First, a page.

World urged to focus on Africa's success stories

News items on disease, conflict and corruption in Africa are crowding out positive stories of burgeoning economies on the continent, speakers at a global technology and design meeting said this week.

Many African economies are booming and attracting interest from people keen to invest in them despite hurdles such as bad roads, erratic power supply or insecurity, they added.

“What is one thing you remember about Africa? Corruption, war, genocide, Aids? Enough. We’ve heard these things,” said Euvin Naidoo, head of the South African Chamber of Commerce in the United States, at the week-long gathering in Tanzania.

Naidoo, a New York-based investment banker, cited high returns on stock exchanges in countries like Kenya, South Africa, Egypt and Angola in recent years among the items that featured little in news outside the continent.

“There are fundamental changes in the movement of capital and the evolution of capital markets that are taking place on the continent,” he added.

The annual Technology, Entertaining and Design conference normally meets in California, but decamped to Africa for the first time in a bid to highlight potential on the continent where average economic growth stood at 5,4% in 2006.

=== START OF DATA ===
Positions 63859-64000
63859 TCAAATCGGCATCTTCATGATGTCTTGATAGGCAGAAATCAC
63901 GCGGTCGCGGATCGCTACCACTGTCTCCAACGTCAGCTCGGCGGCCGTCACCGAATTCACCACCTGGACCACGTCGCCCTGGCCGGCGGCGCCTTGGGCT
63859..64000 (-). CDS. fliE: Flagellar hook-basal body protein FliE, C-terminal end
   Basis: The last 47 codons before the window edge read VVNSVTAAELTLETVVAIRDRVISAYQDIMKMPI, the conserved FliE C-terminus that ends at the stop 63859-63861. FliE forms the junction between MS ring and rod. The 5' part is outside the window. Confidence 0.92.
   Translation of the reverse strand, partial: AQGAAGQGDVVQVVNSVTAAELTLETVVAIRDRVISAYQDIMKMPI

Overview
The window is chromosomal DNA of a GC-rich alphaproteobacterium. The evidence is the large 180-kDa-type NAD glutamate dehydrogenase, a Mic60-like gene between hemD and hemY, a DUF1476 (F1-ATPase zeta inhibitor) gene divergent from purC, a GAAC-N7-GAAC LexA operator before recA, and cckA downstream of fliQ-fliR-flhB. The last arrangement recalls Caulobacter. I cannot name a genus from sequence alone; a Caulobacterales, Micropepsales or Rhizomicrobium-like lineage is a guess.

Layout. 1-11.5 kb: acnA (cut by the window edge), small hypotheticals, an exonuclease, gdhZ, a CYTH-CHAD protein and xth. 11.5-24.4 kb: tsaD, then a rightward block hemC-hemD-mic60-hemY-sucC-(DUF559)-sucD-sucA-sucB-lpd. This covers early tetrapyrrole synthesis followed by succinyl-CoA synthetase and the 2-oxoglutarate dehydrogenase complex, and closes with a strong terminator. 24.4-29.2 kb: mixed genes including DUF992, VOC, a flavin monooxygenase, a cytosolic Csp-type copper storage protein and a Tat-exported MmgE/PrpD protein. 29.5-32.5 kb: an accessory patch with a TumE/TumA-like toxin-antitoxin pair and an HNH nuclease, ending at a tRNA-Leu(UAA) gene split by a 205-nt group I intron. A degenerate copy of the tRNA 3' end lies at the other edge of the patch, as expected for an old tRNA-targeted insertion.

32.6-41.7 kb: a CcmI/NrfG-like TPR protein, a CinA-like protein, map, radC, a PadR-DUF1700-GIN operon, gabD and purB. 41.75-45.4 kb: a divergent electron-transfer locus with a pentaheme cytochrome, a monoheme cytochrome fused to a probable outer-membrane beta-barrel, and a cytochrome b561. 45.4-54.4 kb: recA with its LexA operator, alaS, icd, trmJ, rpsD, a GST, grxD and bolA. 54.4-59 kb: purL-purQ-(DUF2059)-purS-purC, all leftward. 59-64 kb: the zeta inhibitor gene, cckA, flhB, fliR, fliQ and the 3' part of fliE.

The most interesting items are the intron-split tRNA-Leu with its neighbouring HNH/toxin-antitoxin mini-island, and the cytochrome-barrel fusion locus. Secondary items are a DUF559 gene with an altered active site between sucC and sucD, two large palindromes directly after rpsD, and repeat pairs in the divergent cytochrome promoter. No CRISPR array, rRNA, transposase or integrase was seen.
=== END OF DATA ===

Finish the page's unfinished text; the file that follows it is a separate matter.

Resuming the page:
Scores of Western and African innovators and entrepreneurs—from the developer of a battery-powered medical operating theatre to the founder of a satellite radio service—have been exchanging ideas since Monday in the Tanzanian town of Arusha.

One speaker hailed the skill of businessmen withstanding patchy infrastructure and insecurity to set up shop in Africa.

“I have never seen entrepreneurs who face the kinds of challenges African companies face, and overcome those hurdles,” said Carol Pineau, a US film-maker chronicling business development in Africa.

She cited the case of Alieu Conteh, Vodafone Democratic Republic of Congo’s founder, who asked local residents to collect scrap metal then welded it into a cellphone tower after providers declined to send one because rebels were closing in on Kinshasa’s airport.—Reuters

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